Saturday, January 31, 2009

The Roar of the Unseen Crowd

Like many households this Sunday, the Mambos will be spending much of it enjoying the Super Bowl. What is special for us this year is that the game will be held in our backyard, almost literally. We may not have the money or the connections to attend the game in person, but when traffic is light on 275, and the wind blows just right, the roar of the unseen crowd will swell from the horizon, much like waves on the bay. To be sure, we've never heard the bay from our backyard, regardless of the direction of the wind, but we have our hopes for the game, and if our hopes fail, our imagination will jump into service.

Like a Pig

We will be serving a new dish for the game, one that the whole family is eager to try. We found the recipe on the internet. It's called the Bacon Explosion, and it's two pounds of sausage wrapped in a woven mat of two pounds of bacon, all smothered in barbeque sauce. The recipe calls for cooking in a smoker, but we'll be making use of the Weber Kettle.

We found the recipe for the Bacon Explosion on a website called, though we were lead there after seeing the recipe mentioned on several other sites, and followed a link back to the original source. The recipe is the creation of three men who form the Burnt Finger BBQ barbecue team.

It seems that one of the men on the Burnt Finger team, Aaron Chronister, is by profession an internet marketer. He wanted to increase visits to their site to increase advertising revenue to further support their barbecue team's activities. He began the campaign to bring the Bacon Explosion to the masses by sending a Tweet to his 1200 followers on Twitter, each of whom had followers of their own. Mr. Chronister also made use of sites such as Digg and, but believes that his greatest success came from his use of StumbleUpon. At StumbleUpon, users can enter information about their professional interests or hobbies, and SU serves up relevant sites.

According to the statistics, almost 400,000 visitors have, like we have, found their way back to the original recipe at BBQAddicts. We're sure that number will increase noticeably with this
mention on marketmambo.

Everyone Needs a SideKick

My apologies dear reader. We began this post inspired by our local pride and self-destructive gluttony, and have wandered into marketing. Such is the habit of our mind, freshly excited by every bird and squirrel like an unleashed dog. This vaunt reminds us of another situation of the recent past, though we admit the connection is unclear at the moment. It's the story of a bride-to-be, Ivanna, her computer geek friend, Evan, and a 16 year old Latina, Sasha, all from the burroughs of New York City.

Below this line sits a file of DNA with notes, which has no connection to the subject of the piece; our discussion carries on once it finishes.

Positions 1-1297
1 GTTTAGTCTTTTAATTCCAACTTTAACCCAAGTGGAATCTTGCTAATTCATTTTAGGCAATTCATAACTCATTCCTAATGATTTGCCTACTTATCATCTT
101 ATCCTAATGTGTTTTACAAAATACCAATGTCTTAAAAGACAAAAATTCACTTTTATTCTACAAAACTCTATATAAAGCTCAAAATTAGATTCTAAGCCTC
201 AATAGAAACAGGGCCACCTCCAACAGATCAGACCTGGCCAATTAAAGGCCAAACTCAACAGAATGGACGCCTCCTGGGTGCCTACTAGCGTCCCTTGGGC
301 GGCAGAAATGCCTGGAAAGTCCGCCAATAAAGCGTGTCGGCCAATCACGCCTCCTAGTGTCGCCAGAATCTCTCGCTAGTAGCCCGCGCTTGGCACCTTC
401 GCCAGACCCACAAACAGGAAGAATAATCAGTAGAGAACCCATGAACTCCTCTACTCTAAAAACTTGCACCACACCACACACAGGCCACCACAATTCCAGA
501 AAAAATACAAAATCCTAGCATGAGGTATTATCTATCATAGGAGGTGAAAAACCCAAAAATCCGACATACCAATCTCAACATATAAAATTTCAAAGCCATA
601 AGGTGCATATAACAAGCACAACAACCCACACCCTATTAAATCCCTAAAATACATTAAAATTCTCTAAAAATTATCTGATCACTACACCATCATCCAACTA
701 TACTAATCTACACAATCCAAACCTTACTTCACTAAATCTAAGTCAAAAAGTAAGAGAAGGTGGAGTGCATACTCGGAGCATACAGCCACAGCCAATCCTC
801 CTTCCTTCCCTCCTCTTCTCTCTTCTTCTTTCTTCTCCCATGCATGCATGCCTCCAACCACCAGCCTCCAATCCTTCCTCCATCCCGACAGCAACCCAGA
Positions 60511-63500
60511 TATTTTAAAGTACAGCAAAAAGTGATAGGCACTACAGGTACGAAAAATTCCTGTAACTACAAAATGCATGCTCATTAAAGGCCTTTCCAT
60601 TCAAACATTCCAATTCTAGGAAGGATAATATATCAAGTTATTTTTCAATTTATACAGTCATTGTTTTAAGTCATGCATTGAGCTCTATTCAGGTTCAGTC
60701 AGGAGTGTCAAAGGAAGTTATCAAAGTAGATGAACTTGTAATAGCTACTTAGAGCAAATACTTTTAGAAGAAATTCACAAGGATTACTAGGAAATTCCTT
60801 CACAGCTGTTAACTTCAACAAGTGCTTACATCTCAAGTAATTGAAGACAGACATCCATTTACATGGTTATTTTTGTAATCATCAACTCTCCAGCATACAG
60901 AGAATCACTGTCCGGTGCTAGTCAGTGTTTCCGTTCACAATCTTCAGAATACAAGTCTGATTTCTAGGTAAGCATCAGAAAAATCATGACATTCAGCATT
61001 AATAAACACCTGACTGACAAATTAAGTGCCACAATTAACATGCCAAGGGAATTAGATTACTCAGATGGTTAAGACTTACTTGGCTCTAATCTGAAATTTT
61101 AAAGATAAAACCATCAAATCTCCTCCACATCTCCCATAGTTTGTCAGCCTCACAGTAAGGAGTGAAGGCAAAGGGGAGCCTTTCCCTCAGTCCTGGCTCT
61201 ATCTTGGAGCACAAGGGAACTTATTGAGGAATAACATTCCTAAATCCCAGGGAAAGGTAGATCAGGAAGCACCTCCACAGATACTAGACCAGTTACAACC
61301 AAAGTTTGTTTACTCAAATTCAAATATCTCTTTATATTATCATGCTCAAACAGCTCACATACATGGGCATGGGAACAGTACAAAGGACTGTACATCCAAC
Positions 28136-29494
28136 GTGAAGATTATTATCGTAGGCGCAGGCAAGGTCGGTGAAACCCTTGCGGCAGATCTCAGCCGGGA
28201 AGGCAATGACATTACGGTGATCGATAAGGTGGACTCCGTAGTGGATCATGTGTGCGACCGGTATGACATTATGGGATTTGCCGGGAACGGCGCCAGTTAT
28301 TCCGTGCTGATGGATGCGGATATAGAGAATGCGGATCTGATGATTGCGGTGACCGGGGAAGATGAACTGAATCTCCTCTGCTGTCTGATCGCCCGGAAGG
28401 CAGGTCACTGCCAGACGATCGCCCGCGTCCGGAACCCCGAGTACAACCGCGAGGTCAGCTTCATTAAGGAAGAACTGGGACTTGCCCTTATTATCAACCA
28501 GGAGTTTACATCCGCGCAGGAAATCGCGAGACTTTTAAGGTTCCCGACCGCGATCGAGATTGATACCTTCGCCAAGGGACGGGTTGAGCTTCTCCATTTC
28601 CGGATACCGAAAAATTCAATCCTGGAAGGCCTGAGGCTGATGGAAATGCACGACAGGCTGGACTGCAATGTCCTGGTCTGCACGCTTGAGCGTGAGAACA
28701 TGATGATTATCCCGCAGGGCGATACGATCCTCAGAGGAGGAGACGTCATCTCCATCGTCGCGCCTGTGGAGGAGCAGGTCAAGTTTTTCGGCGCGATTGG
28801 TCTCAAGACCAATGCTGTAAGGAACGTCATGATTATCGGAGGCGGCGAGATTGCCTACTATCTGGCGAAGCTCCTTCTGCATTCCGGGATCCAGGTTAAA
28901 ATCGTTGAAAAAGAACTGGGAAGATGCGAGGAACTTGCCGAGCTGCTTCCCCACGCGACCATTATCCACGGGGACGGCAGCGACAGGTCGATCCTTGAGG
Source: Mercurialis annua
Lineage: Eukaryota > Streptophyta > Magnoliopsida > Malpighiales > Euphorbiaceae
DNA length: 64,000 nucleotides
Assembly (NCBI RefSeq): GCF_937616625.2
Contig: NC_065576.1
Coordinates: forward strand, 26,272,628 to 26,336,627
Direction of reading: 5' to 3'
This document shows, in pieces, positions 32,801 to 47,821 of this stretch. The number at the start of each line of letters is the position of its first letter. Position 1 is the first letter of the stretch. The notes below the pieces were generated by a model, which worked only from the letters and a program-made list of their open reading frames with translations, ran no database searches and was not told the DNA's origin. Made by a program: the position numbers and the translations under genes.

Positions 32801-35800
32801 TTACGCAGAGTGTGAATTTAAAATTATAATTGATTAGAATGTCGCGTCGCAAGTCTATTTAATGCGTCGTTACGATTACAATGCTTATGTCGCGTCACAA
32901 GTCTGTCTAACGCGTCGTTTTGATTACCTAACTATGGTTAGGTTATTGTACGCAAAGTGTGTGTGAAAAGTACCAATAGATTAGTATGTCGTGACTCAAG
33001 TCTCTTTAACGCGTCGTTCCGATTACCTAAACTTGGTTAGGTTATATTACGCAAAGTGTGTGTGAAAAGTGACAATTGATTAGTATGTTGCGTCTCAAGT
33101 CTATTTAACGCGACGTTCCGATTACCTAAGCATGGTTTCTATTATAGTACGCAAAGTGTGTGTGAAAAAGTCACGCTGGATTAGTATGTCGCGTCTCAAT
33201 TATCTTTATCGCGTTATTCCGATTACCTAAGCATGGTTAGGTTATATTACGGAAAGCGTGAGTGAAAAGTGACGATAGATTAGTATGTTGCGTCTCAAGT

The bride-to-be Ivanna left her cellular phone, a SideKick, in the back of a Manhattan taxi. This frustrating and disruptive loss was compounded by the fact that the Ivanna had kept her wedding information--dates, guest list--on the device. She asked her computer geek friend, Evan for assistance in its recovery.

Unable to remain wireless-less, Ivanna quickly bought a new SideKick and was suprised to learn that her wireless company had backed up some of her data. Here's where the story takes a modern twist. Among her expected data, Ivanna found new call records and several photos of our young Latina, Sasha, and her friends and family in Corona in Queens. Considering herself fortunate, Sasha, young and modest of means, had taken her new-found treasure through a trial of its features. Sasha had uploaded several of the pictures to her MySpace page, and doing so had made it effortless to learn her email address. When contacted by Ivanna and Evan, Sasha, like any other person of her situation, drew on the tactics that had probably helped her through other conflicts--deception, threat, and avoidance--all with the goal of retaining the phone.

Evan, incensed by the injustice, leapt to action. He created a page, "lostsidekick" on his personal website,, where he told the story of the errant phone and posted pictures and the exchanges between himself, Ivanna, Sasha, and Sasha's brother, a member of the Military Police, who had come to the aid of his young sister. Evan also posted links to this page on Digg and Gizmodo, a techie blog. Within hours Evan received hundreds of emails from others who shared his outrage. Links to Evan's page were soon on hundreds of other websites. Emails came in from around the world. Some attacked Sasha's MySpace page, a few, overzealous, drove past her home shouting derision.

Eventually the story broke out of the blogosphere and into traditional media. The police, who had been thus far disinterested, arrested Sasha. Her brother was reprimanded by his MP commander. Ivanna recovered her phone. Evan received several offers for freelance PR work.

The Roar of the Unseen Crowd

As we return to where we began, to the pleasure of the Super Bowl and the anticipation of four pounds of pork packing 500 grams of fat, we think of recent news about advertising sponsorship of the game. For all their other, many, faults, Americans have always had a healthy disregard for advertising. It was the Super Bowl that, as the exception, caught America's commercial attention, with these 30 second lavishments receiving almost as much analyisis as the game itself. They were considered the highest expression of the discipline. Yet this week NBC, the host network of the game, was still trying to sell the remaining advertising time. Some may say its the state of the economy, some may say its the state of marketing, another sign that power is moving away from large, centralized control of media and into the hands of those individuals who can manipulate crowds through the tools of the internet.

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